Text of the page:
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5 Companies That Had A Rough Week

For the week ending Sept. 7, CRN looks at IT companies that were unfortunate, unsuccessful or just didn't make good decisions.

The Week Ending Sept. 7

Topping this week's roundup of those having a rough week is Microsoft, which found itself scrambling to deal with a pair of cloud system problems.

Also making the list this week are BlackBerry for being the target of a lawsuit from Facebook; Cisco for having to respond to the discovery of critical vulnerabilities in several key products; Oracle for news that an overbudget project in New Zealand is on hold; and British Airways for being the latest victim of a security breach.

Not everyone in the IT industry was having a rough go of it this week. For a rundown of companies that made smart decisions, executed savvy strategic moves – or just had good luck – check out this week's 5 Companies That Came To Win roundup.


Microsoft Wrestles With Cloud Service Outage, Outlook ‘Throttling’ Issue

Microsoft found itself scrambling on two fronts this week to address service problems with its cloud software.

Many Microsoft users around the world were unable to access their Office 365 Outlook or Skype for Business messages for part of Wednesday. Users reported that when they tried to log into Microsoft they got an error message that said "throttled."

Microsoft blamed the problem on a botched update to Azure's back-end authentication systems, according to a story on The Register's web site.

Microsoft, meanwhile, also spent Tuesday and Wednesday dealing with a server and network system shutdown at its data center in San Antonio following a lightning strike. The shutdown interrupted Azure and Office 365 services for customers in Microsoft's South Central U.S. cloud region, according to a GeekWire story.


BlackBerry Sued By Facebook For Alleged Patent Infringement

BlackBerry found itself on the wrong end of a lawsuit this week when social media giant Facebook sued the communications software developer in a U.S. court, charging patent infringement.

Facebook alleges that BlackBerry's BBM Enterprise instant messaging application infringes on voice instant messaging patents held by Facebook, according to reports on the Canadian Broadcasting Corp. and Globe and Mail websites.

BlackBerry, the once-high-flying mobile device maker, relies on sales of its communications software products, such as BBM Enterprise, as it looks to turn itself around.

The lawsuit, filed this week in the U.S. District Court for Northern California in San Francisco, alleges that BlackBerry has infringed on at least six patents held by Facebook. But the lawsuit does not specify how much in damages Facebook is seeking.


Cisco Scrambles To Fix High-Severity Flaws In Its Cloud Security Service, Router Software

Cisco hustled this week to fix several critical bugs, including one in Cisco Umbrella, the networking giant's cloud-based security service.

The vulnerability in the Cisco Umbrella security platform, disclosed Wednesday, could allow an authenticated remote attacker to view and modify data across an organization, according to a Cisco advisory.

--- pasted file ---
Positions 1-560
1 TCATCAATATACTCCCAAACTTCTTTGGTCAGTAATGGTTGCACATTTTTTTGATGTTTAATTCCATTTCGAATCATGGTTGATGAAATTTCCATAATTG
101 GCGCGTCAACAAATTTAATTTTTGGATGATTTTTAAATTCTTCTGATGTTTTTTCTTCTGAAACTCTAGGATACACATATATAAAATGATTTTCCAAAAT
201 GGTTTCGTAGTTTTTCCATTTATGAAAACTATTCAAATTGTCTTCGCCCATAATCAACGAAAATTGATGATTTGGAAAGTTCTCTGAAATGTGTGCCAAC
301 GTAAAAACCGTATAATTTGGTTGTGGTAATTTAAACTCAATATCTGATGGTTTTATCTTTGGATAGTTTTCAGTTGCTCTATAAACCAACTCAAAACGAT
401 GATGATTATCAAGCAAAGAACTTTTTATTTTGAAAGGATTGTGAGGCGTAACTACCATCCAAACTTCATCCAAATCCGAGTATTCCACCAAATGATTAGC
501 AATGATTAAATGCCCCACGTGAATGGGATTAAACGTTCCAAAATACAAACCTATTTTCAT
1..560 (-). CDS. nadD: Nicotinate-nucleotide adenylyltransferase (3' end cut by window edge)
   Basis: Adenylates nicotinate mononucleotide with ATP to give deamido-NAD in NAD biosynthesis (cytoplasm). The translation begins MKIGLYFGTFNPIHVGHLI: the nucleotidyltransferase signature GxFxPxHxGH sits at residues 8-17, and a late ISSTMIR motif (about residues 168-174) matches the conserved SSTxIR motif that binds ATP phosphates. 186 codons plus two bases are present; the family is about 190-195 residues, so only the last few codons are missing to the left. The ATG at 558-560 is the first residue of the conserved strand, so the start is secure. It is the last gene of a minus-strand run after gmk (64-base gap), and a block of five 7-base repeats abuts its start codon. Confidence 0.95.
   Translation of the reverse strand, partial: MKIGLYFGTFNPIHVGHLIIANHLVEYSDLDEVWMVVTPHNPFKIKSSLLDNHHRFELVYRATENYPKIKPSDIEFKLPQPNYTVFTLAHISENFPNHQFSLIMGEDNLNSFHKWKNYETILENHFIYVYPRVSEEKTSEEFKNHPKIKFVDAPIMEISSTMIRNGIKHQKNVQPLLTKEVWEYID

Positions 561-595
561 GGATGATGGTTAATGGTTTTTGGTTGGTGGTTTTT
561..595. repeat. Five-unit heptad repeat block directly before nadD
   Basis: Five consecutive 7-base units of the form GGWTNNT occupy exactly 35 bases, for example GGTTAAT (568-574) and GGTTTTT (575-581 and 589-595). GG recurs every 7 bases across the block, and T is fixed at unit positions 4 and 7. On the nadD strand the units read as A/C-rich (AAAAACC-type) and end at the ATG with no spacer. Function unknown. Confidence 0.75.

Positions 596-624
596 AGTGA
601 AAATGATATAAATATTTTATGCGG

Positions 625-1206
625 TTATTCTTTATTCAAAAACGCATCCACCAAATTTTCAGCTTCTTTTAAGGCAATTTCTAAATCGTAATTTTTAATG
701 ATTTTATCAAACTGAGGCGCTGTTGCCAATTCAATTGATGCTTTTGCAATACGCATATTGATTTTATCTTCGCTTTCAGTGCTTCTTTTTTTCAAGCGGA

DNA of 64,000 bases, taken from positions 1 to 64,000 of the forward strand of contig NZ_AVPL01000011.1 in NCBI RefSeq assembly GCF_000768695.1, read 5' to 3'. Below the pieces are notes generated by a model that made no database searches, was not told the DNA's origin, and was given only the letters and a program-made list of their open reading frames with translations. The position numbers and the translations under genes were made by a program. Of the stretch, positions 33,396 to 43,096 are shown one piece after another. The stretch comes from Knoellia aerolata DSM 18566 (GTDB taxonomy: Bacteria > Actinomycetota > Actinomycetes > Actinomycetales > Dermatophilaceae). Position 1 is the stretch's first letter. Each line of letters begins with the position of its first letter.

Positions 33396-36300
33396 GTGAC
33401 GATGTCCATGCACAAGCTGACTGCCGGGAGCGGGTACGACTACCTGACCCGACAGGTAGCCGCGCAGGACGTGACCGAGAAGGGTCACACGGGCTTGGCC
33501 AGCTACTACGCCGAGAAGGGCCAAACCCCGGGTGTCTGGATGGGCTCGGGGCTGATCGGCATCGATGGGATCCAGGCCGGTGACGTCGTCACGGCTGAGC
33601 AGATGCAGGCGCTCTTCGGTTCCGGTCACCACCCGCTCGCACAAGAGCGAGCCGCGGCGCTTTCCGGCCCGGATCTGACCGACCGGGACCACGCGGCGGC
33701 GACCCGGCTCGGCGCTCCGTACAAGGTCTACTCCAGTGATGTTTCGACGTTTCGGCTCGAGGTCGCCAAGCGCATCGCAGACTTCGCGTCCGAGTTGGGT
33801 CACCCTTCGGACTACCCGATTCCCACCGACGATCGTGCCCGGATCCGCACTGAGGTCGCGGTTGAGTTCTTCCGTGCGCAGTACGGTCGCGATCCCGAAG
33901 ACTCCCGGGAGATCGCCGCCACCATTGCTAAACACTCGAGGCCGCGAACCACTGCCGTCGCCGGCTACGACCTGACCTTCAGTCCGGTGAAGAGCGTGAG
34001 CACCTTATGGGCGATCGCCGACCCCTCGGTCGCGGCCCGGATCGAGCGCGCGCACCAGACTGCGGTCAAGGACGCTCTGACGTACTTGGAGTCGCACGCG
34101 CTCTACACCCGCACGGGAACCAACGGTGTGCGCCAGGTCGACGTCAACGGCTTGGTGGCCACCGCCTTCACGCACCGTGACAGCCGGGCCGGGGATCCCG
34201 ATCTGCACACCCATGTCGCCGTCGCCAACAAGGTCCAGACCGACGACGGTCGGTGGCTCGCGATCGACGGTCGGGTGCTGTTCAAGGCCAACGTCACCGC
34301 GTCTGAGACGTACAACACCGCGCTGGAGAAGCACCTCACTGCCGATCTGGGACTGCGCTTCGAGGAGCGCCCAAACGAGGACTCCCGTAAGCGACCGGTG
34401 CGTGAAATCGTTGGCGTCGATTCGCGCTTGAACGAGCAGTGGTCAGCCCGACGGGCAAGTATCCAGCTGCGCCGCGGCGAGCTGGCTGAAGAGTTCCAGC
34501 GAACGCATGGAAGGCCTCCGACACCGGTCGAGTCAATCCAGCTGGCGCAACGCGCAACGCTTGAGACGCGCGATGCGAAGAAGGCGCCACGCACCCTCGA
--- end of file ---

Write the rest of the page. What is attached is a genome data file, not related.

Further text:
Cisco also issued an advisory on Wednesday about a critical vulnerability in the web-based management interface for the RV110W Wireless-N VPN Firewall, Cisco RV130W Wireless-N Multifunction VPN Router and Cisco RV215W Wireless-N VPN Router. The advisory said an unauthenticated remote user could exploit the bug to "cause a denial of service condition" or execute arbitrary code.

And on Thursday Cisco issued yet another warning about a critical vulnerability in Apache Struts, the open-source web application framework, that could allow a hacker to "execute arbitrary code on a targeted system." That vulnerability affected a number of products including Cisco Unified Communications Manager and Cisco Unified Intelligence Center.

Cisco has issued fixes for each of the vulnerabilities.


Overbudget Oracle Project In New Zealand Put On Hold

Delayed, overbudget projects involving a software company's product are never good publicity. That was the case for Oracle this week when New Zealand's health minister halted payments for an Oracle system being implemented by the country's health-care network that is overbudget and not providing the expected benefits.

The National Oracle System, which has already cost NZ$100 million (U.S. $65.5 million), was the subject of a critical report from New Zealand's Auditor-General and this week Health Minister David Clark suspended the project for a review, according to a New Zealand Herald story.

The National Oracle System is supposed to provide the country's 20 District Health Boards with a central procurement, finance and supply chain system for purchasing goods and services.

But the project, going back to 2012, has gone overbudget and missed rollout deadlines and performance goals, according to the Herald story.


Hackers Hit British Airways Systems, Steal Customer Credit Card Info

British Airways was the victim of a data breach in which hackers are believed to have stolen payment card data of 380,000 customers.

The airline disclosed Thursday that data thieves broke into its website system and stole names, addresses, emails and credit card details -- including card numbers, security codes and expiration dates -- from some 380,000 travelers who booked flights on British Airways' website and application between Aug. 21 and Sept. 5, according to a CNN story.

The airline discovered the breach Wednesday and began notifying affected customers Thursday. It has promised to pay for customer credit checks and cover any losses.

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